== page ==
A Specific Issue Order is a court order issued under Section 8 of the Children Act 1989. It resolves a specific dispute between parents or guardians about a child’s upbringing, such as education, medical treatment, or religious upbringing.

A Specific Issue order may be necessary when parents or guardians cannot agree on a particular aspect of their child’s upbringing and need the court to make a decision in the child’s best interests.

To apply for a Specific Issue Order, you need to complete and submit Form C100 to the Family Court. This form requires details about the dispute, the child, and the desired outcome. A fee is also payable when applying.

The court’s primary consideration is the child’s welfare. Factors include the child’s needs, the impact of the proposed decision, the child’s wishes and feelings (depending on age and maturity), and the ability of the parents or guardians to meet the child’s needs.

Yes, a Specific Issue Order can be challenged or appealed if there are grounds to believe the court’s decision was incorrect or unjust. The appeal must be filed within a specific time frame and will be reviewed by a higher court.

The time it takes to obtain a Specific Issue Order varies depending on the complexity of the case and the court’s schedule. From the initial application to the final decision, it can take several weeks to a few months.

Yes, a Specific Issue Order is legally binding. Both parties must comply with its terms. Failure to comply can result in legal consequences, including court enforcement actions.

Yes, a Specific Issue Order can be varied or discharged if circumstances significantly change. Either party can apply to the court to modify or cancel the order, and the court will decide based on the child’s best interests.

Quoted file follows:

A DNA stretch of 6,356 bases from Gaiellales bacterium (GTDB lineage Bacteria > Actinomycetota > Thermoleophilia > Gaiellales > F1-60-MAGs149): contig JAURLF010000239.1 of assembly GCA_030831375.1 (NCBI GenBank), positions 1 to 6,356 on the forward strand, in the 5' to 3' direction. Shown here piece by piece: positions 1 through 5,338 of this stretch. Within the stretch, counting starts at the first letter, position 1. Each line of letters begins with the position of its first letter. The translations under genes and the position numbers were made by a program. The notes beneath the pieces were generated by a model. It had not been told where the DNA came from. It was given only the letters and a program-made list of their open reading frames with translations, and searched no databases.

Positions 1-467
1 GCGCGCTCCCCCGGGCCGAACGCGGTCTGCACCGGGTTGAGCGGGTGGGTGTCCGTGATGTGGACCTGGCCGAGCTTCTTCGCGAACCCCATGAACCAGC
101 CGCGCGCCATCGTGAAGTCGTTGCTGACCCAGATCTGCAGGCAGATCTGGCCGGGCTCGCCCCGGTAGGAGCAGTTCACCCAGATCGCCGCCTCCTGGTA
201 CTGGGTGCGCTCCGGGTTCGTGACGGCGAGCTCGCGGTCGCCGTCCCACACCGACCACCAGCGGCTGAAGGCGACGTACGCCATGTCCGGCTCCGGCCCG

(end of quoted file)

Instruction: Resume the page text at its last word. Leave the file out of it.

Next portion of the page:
A Specific Issue Order directs how a specific aspect of a child’s upbringing should be handled. At the same time, a Prohibited Steps Order prevents a parent or guardian from taking a particular action concerning the child without the court’s permission.

While it is possible to apply for a Specific Issue Order without a solicitor, it is highly advisable to seek legal advice. A solicitor can help ensure that your application is properly prepared and that your case is presented effectively in court.


This site contains general legal information but does not constitute professional legal advice for your particular situation. Persuing this glossary does not create an attorney-client or legal adviser relationship. If you have specific questions, please consult a qualified attorney licensed in your jurisdiction.

This glossary post was last updated: 11th July 2024.